b. Compatible Infill, Additions & Renovations


  • The infill can be a strict or contemporary interpretation of the above mentioned architectural styles.
  • A single building should interpret a single architectural style.
  • Certain iconic locations should allow for more abstract interpretations of or departures from existing architectural styles.
  • Architectural detailing should accentuate the ground floor and emphasize the main entrance for the pedestrian.
  • The ground floor of mixed-use buildings should have at least 18-foot clear height to accommodate a range of uses.
  • Mixed-use buildings should have a continuous horizontal band between the ground floor and the second floor for the placement of ground floor signage.
  • The retail bulkhead should be 18 feet to 25 feet above grade to allow for ground floor signage.

Massing & Siting

  • There should be no setback from the sidewalk.
  • 3 to 5 story buildings.
  • 10 story maximum for Transit-Oriented Development (TOD) as defined in the LDR.
  • 3 story maximum in the Downtown Historic Village.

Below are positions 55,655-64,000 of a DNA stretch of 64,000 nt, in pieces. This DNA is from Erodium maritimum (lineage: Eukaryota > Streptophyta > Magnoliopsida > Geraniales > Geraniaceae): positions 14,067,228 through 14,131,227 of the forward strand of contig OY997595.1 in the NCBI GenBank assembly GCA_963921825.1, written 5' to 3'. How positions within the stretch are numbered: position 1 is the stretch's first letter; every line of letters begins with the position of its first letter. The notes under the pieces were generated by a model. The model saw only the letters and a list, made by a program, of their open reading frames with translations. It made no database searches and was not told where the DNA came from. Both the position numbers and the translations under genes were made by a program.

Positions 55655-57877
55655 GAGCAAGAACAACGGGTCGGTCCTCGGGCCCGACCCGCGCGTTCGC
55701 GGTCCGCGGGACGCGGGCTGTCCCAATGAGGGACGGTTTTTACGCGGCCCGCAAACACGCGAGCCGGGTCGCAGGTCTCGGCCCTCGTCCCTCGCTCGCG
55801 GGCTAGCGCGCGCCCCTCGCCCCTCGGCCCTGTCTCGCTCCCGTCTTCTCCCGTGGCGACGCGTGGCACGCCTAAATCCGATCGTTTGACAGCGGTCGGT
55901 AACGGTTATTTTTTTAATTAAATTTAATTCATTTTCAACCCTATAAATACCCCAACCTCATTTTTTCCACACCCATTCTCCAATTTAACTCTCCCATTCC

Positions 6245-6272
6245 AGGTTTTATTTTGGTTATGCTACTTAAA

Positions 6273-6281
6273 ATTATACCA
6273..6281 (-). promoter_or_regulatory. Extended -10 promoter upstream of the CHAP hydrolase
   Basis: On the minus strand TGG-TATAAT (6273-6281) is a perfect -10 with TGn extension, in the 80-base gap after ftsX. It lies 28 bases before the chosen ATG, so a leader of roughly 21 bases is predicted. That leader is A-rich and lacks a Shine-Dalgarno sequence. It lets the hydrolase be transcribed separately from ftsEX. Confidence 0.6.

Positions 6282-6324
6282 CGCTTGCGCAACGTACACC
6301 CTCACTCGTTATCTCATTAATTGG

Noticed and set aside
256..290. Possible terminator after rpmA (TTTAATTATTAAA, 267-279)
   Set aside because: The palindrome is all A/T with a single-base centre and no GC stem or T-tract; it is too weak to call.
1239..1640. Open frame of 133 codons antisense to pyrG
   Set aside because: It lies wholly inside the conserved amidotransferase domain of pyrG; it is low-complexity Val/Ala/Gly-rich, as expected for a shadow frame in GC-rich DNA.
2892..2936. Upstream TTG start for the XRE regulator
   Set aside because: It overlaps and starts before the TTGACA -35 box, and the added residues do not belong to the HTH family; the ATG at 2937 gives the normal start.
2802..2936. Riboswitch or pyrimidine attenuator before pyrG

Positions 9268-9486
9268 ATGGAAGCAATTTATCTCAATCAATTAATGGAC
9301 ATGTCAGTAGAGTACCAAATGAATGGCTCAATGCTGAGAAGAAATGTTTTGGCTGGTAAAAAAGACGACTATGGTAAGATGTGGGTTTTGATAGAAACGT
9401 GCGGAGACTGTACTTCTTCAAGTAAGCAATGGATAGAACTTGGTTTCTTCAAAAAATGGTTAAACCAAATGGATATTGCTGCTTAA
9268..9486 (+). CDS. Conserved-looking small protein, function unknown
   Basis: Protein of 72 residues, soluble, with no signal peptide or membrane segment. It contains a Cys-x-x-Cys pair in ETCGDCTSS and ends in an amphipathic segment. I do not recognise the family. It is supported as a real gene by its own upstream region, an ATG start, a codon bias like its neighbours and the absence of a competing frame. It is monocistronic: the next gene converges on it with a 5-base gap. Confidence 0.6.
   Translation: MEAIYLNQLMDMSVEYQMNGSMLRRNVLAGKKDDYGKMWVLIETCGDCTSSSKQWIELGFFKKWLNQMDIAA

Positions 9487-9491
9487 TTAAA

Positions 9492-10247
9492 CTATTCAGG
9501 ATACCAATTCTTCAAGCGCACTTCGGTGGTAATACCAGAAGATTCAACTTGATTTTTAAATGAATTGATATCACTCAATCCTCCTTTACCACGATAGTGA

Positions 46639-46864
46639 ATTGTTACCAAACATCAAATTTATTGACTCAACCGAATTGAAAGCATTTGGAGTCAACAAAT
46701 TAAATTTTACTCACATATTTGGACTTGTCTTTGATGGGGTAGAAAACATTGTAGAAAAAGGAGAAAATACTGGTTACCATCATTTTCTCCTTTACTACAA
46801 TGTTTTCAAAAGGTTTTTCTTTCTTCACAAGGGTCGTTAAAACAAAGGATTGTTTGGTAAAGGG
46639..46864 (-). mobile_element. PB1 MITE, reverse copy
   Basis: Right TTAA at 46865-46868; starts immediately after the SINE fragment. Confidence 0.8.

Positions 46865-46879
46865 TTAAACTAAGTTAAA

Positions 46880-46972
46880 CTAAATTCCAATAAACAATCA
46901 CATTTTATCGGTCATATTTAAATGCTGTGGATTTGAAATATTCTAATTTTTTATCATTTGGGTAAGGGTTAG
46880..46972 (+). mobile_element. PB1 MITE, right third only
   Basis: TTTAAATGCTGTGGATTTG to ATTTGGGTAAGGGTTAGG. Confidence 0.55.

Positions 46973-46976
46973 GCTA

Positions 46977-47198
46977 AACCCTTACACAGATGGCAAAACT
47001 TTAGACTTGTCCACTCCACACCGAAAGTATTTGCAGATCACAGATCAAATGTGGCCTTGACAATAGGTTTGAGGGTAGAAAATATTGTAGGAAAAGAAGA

• Medium to High-density Mixed-use buildings.
  • Service and loading should be incorporated into the development and screened from view.
  • The ground floor should have at least 18 feet of clear height to accommodate a range of uses.


Construction materials should be high quality and durable. Such materials should withstand most degradation from water, moisture, light, natural disasters, and other site and climate conditions. Strategies for product selection and construction techniques can be found in the LEED for Homes. Many of these strategies are applicable beyond residential uses.

Photo by Payton Chung

Row of Buildings with the Corner One Having a Cone Shape
Businesses on a Busy Street
People Walking Along a Street with Palm Trees and Buildings

Photo by Payton Chung

Green and Blue Building with Flowers at Each Window